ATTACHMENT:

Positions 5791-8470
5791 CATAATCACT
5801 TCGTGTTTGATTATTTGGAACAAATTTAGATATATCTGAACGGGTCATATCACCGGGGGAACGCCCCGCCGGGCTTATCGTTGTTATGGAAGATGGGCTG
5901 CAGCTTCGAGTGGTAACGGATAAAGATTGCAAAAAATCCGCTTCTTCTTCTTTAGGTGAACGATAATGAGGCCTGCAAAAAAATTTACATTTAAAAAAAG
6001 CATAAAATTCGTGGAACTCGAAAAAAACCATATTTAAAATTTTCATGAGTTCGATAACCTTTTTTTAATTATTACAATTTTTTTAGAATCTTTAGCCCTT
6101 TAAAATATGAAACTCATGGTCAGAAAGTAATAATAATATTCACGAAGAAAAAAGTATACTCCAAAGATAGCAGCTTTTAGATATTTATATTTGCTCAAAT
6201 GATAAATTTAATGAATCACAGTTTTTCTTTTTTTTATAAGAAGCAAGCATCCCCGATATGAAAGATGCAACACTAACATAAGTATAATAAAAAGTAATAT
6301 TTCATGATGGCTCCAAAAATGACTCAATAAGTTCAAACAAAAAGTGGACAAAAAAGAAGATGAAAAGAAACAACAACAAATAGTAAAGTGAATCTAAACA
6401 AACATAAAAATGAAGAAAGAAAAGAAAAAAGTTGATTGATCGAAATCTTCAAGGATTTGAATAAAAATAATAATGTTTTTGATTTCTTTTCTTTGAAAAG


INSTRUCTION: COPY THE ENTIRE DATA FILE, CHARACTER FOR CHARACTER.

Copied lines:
Positions 5791-8470
5791 CATAATCACT
5801 TCGTGTTTGATTATTTGGAACAAATTTAGATATATCTGAACGGGTCATATCACCGGGGGAACGCCCCGCCGGGCTTATCGTTGTTATGGAAGATGGGCTG
5901 CAGCTTCGAGTGGTAACGGATAAAGATTGCAAAAAATCCGCTTCTTCTTCTTTAGGTGAACGATAATGAGGCCTGCAAAAAAATTTACATTTAAAAAAAG
6001 CATAAAATTCGTGGAACTCGAAAAAAACCATATTTAAAATTTTCATGAGTTCGATAACCTTTTTTTAATTATTACAATTTTTTTAGAATCTTTAGCCCTT
6101 TAAAATATGAAACTCATGGTCAGAAAGTAATAATAATATTCACGAAGAAAAAAGTATACTCCAAAGATAGCAGCTTTTAGATATTTATATTTGCTCAAAT
6201 GATAAATTTAATGAATCACAGTTTTTCTTTTTTTTATAAGAAGCAAGCATCCCCGATATGAAAGATGCAACACTAACATAAGTATAATAAAAAGTAATAT
6301 TTCATGATGGCTCCAAAAATGACTCAATAAGTTCAAACAAAAAGTGGACAAAAAAGAAGATGAAAAGAAACAACAACAAATAGTAAAGTGAATCTAAACA
6401 AACATAAAAATGAAGAAAGAAAAGAAAAAAGTTGATTGATCGAAATCTTCAAGGATTTGAATAAAAATAATAATGTTTTTGATTTCTTTTCTTTGAAAAG